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May 17, 2001

Since you seem to be the nicest one on the group, and the only one answering questions, I will direct my question to you. Please keep up the good work.

I started HAART a few months after I was exposed to the HIV virus. My initial HIV test was inconclusive, but my viral load was not. I had come to see my doctor about flu like symptoms I was experiencing. She concluded that I had been infected several weeks earlier.

When I start HAART my viral load almost immediately became undetectable <25, and my tcells count soared. The NIH asked me to be in a possible Structured Interruption Treatment study. I declined because they wanted two study groups. One was a STI control group and the other was a continuous treatment group. I declined their offer because I had no control over which group I would be selected.

After a year on HAART I decided to stop my treatment for about a month to see what would happen with my doctor's consent. Much to my surprise my tcell number increased by 200 and my tcell ratio jumped, and my numbers were considered in the normal range before this happened. I stopped my meds again in March and have had incredible success. My tcells count is 800, ratio is 37, and my viral load is undetectable.

My success seems t be consistent with others who have started HAART during the acute phase of infection. In your opinion, what do you think is going on here? I'm reluctant to use the word "cure", but this seems to good to be true. What do you think is going on with my immune system, and can I expect to be able to control this virus for lifelong?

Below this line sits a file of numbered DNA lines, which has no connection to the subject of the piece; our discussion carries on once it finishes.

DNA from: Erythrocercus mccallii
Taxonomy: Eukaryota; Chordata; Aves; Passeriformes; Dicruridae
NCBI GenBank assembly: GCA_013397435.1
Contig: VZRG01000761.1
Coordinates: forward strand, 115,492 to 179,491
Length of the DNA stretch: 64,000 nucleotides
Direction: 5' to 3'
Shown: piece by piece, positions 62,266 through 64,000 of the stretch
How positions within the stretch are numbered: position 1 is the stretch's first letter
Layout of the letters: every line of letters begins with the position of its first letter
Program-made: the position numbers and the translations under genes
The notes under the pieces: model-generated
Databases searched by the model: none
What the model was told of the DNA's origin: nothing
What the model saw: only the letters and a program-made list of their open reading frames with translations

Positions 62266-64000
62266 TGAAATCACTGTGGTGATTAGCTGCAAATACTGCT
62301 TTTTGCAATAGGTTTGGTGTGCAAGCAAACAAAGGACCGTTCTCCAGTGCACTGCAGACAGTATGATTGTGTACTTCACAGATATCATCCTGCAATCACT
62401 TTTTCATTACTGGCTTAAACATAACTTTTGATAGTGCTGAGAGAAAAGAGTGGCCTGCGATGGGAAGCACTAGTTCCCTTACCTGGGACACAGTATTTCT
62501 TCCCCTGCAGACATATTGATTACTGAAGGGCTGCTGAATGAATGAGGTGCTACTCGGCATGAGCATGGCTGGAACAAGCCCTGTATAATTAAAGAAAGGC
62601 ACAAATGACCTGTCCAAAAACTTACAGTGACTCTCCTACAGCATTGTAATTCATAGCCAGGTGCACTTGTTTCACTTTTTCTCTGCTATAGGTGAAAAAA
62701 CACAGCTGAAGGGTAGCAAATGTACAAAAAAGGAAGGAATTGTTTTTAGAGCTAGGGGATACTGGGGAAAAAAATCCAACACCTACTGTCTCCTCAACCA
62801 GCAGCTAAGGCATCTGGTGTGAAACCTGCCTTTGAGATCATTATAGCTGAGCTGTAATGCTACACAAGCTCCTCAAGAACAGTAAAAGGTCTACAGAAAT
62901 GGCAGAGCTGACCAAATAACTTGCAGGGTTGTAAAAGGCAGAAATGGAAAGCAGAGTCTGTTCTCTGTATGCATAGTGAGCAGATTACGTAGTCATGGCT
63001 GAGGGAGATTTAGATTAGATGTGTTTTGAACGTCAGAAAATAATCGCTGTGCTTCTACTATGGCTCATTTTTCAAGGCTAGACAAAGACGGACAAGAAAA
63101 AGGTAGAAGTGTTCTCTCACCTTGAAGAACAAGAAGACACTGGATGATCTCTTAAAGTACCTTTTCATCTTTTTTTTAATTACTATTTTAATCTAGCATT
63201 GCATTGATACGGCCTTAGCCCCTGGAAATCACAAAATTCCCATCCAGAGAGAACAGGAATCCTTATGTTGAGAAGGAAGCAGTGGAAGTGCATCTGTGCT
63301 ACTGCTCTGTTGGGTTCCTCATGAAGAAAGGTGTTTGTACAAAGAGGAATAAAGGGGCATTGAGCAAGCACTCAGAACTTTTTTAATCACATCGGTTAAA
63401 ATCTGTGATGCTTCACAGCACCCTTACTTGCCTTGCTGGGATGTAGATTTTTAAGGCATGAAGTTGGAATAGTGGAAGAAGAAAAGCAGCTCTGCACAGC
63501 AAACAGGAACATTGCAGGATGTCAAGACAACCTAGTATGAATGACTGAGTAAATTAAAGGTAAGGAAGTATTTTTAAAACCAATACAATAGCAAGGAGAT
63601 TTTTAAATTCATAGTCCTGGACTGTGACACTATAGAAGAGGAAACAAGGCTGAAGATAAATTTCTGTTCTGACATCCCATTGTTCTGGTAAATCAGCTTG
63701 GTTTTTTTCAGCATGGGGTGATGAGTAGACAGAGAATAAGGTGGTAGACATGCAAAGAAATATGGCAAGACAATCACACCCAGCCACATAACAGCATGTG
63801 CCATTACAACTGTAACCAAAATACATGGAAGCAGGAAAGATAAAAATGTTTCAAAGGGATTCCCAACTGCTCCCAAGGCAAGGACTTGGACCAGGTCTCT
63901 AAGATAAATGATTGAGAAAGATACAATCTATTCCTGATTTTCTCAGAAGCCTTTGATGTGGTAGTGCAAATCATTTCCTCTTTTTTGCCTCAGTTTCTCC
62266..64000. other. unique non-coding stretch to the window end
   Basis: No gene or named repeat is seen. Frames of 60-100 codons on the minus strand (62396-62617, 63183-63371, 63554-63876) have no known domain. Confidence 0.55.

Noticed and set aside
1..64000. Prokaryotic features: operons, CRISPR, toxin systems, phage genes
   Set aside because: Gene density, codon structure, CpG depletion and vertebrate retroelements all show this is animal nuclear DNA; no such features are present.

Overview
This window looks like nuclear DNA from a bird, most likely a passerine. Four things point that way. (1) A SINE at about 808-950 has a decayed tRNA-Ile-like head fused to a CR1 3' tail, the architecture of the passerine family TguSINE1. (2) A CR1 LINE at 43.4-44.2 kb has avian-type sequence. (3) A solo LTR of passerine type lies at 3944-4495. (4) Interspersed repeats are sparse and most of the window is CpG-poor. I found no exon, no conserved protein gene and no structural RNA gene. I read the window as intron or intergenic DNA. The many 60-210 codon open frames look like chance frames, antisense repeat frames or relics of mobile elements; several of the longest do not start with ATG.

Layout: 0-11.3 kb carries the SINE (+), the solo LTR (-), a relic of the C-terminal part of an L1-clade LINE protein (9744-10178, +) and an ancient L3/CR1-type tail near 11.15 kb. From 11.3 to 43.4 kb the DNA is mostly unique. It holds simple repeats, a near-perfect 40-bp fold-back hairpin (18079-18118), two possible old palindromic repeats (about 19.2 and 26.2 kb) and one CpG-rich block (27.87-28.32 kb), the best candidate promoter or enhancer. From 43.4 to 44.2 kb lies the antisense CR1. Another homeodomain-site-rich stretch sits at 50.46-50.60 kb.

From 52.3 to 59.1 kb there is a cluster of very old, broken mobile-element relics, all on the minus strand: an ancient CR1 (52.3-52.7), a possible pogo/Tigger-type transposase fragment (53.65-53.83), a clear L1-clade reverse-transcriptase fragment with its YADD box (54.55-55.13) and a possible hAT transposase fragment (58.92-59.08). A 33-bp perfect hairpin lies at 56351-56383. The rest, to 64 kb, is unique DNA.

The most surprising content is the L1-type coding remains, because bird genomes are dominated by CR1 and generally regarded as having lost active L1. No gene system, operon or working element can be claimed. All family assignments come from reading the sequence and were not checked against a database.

Response from Dr. Young

Thank you for your kind comments and question.

You're right in that your virologic and immunologic responses to HAART during acute infection are excellent. Several research groups, namely Walker's in Boston and Fauci's at the NIH have seen remarkably low viral loads in patients who had treatment of HIV during initial seroconversion. For these few patients, there appears to be preservation of the immune response to HIV (in contrast to patients started on treatment once the infection is established) and lower than expected viral loads (if treatment is discontinued). At the very least, one could expect that these low viral loads should translate into very slow (or no) disease progression; hence these patients and you could expect to be classified as long-term non-progressors.

As to how long this effect might last, it is not very clear from the prospective studies, however, in the few long-term non-progressors that I have been taking care of (and from other practitioner's experience), it would seem that you should do very well for a very long time, even without HAART treatment.

thanks again and good luck, BY



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